The Best Sewing Machines of 2017
We spent close to 80 hours researching these machines, ultimately buying the top 10 available and testing them for over 200 hours to find you the best, whether you are an expert user or a complete beginner. Finding the perfect sewing machine can be like finding a needle in a haystack. To help, we made tens of thousands of stitches on every kind of fabric imaginable, ranging from charmeuse to chiffon to evaluate these products, so you don't have to. We did a side-by-side comparison of compared the quality of stitches, the difficulty of set-up and use, as well as the quality of buttonholes between machines to find you the perfect model for your budget and your sewing needs.
Read the full review below >
Test Results and Ratings
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Analysis and Award Winners
Updated March 2017
We have been keeping an eye on the sewing machine market since this review was released but it appears that our current award winners still have the competition all sewn up. We stand by our current award winners and will update accordingly if anything of material shows up on the market. We also have added some charts to make it easier to compare rankings.
Best Overall Sewing Machine
Singer 9960 Quantum Stylist
read full review: Singer 9960
Best Bang for the Buck
Singer 7258 Stylist
read full review: Singer 7258
Best Bang for the Buck
read full review: Brother XR9500PRW
Best Combination Machine for Beginners
read full review: Brother SE400
Analysis and Test Results
We took the top ten sewing machines and put them through a series of head to head tests to determine which one is really the best product.
To determine the overall score and our award winners, we tested each machine on 4 separate metrics: Sewing, Ease of Use, Ease of Setup and Button Work. We detail how each model did in the different metrics in the sections below.
The sole purpose of these products is to use them for sewing, and as such, sewing performance makes up the largest portion of our overall scores. This is such a crucial metric that it merited 40% of the final scores. Sewing quality can vary depending on the fabric type, as well as on the stitch type. To really find out which sewing machine sews the best, we had our experienced seamstress make a handful of swatches using an assortment of fabrics with different stitches. You can see how the different models ranked in the chart below.
We then had a panel of experienced users, as well as some novices, evaluate the stitches on their consistency, tension, and overall aesthetic appearance. We used a long straight stitch, a zigzag stitch, a scallop stitch, as well as using the zipper presser foot to sew on a zipper. These stitches offered the most variety and consistent trends in scores, as well as being some of the most commonly used when sewing, making them a good basis for comparison.
The top performers when it came to our overall sewing test were our Editors' Choice award winner, the Singer 9960, and our Best Buy award winner, the Singer 7258. The 7258 had the best zigzag stitch in our tests out of all the models that we tested, while the 9960 had an exemplary performance in our scallop stitch tests.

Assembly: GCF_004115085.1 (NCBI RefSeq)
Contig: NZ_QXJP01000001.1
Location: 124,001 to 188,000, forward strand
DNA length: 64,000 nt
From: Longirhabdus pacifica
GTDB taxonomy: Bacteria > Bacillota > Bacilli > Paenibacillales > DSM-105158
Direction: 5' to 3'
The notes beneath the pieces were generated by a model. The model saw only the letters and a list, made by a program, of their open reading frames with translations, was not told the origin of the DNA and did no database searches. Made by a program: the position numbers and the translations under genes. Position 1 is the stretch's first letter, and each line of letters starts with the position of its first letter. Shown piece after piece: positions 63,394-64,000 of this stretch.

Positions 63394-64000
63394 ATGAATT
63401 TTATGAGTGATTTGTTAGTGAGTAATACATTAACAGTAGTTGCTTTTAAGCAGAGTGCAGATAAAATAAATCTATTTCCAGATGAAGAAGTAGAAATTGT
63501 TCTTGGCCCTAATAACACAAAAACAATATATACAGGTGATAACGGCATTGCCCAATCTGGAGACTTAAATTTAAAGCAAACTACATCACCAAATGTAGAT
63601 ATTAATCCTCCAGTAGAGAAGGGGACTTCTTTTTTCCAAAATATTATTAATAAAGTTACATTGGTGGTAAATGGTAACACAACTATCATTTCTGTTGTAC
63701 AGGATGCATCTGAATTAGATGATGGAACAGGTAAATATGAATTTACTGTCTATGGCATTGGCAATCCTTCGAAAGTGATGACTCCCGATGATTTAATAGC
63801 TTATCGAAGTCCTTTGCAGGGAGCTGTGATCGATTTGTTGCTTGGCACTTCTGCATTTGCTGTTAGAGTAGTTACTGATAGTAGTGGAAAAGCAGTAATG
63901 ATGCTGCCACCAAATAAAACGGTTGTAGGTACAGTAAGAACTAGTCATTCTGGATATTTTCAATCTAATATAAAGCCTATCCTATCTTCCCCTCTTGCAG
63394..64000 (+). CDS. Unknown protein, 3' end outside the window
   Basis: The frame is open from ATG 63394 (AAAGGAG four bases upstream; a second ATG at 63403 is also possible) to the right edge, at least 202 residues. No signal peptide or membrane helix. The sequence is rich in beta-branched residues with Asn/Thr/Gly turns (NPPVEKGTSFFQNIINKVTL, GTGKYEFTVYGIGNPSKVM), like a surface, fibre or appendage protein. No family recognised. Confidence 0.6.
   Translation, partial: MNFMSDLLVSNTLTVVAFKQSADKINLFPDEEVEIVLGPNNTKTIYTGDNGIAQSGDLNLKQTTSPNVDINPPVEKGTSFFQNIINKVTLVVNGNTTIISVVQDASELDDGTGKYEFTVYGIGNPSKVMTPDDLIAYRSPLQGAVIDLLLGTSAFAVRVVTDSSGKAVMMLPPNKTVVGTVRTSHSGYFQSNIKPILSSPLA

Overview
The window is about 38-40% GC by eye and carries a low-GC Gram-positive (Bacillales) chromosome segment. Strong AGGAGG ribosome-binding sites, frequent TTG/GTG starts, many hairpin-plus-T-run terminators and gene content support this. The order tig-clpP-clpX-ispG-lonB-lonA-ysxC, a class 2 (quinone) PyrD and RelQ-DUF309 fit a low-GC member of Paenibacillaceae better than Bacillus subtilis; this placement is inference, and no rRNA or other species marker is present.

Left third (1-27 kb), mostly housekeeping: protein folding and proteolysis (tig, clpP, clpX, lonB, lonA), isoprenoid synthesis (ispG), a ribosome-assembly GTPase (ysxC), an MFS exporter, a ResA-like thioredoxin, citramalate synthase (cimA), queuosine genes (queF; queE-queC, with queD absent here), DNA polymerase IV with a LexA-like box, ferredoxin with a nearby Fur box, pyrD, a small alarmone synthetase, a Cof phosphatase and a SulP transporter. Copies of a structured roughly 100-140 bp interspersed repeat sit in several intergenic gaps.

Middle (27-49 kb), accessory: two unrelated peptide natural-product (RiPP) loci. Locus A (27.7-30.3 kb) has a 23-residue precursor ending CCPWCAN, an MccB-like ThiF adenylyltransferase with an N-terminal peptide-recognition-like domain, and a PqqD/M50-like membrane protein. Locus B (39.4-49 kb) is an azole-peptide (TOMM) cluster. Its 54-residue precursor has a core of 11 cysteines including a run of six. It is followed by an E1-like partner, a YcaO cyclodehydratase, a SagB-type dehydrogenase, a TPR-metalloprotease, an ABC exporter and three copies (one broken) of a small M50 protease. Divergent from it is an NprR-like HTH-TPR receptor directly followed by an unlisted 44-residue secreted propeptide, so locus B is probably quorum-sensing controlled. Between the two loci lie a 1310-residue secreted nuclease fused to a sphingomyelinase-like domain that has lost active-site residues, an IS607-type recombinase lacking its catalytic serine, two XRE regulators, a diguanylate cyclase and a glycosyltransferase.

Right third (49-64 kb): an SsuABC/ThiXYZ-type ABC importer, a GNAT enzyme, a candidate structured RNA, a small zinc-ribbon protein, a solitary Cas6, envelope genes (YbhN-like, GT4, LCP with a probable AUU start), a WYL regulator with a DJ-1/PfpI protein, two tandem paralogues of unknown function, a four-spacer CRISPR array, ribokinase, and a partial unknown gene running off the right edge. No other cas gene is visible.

Almost every machine that we tested had decent stitching quality, with only one machine scoring below average for what we would expect out of a top end product. This machine was the Singer 4423 Heavy Duty, earning a 4 out of 10. This machine lagged slightly behind on long, straight stitches, and noticeably struggled with scallop stitches — earning the lowest score of the bunch.
The final two stitches that we looked at in determining our scores were the straight stitch on the longest length setting, as well as a zipper test-- what we called using the zipper presser foot to attach a standard zipper. Differences between each machine were much easier to discern with the maximum stitch length, as any flaws were magnified and much more evident. For example, the 9960 did well with this stitch on cotton, but other machines, like the Brother CS6000i, were prone to bunching up the fabric due to uneven stitch tension. You can see this in the photo below, comparing stitch number 1(Brother CS6000i) to number 10(Singer 9960).
The zipper test was as much of an analysis of the presser foot, as the stitch quality itself. Each machine has a specific presser foot for attaching a zipper, though some were better than others. Some machines, like the Brother SE400, did very well, with its presser foot clearing all parts of the zipper and cleanly attaching it. Others collided with parts of the zipper, causing the stitches to become uneven and tangled on top of each other.
Ease of Use
These products are designed to make it easier and more convenient to accomplish your sewing projects. The best all-around sewing machine should have clear and convenient instructions on the machine, making it clear how to select stitches and change other settings. The best machine will also have features like automatic sewing, the ability to adjust the needle stop position, a thread cutter, and a built-in light to make it easier to see small details when sewing.This metric makes up 30% of our total score. You can see how the machines did in the following graphic.
While some of this may seem extremely nitpicky, we were surprised how much small conveniences stood out on the machines throughout our testing and really made them the go-to pick for us. As well as being easier for all users, some of these machines would be substantially easier for someone with reduced eyesight or dexterity to operate — an extremely important point if the primary user falls into either of those categories.
The tests in this metric highlighted a trio of high performing machines that all tied for the top score. The Brother CS6000i, Brother XR9500PRW, and the Singer 9960 all netted an 8 out of 10. These three machines all had clear and easy to understand instructions printed on the machine for commonly performed tasks.
This is an important aspect for all users, even the more experienced ones. Every machine threads similarly, but there are slight differences that vary from machine to machine and it's easy to forget the minutiae that accompany threading them or winding the bobbin.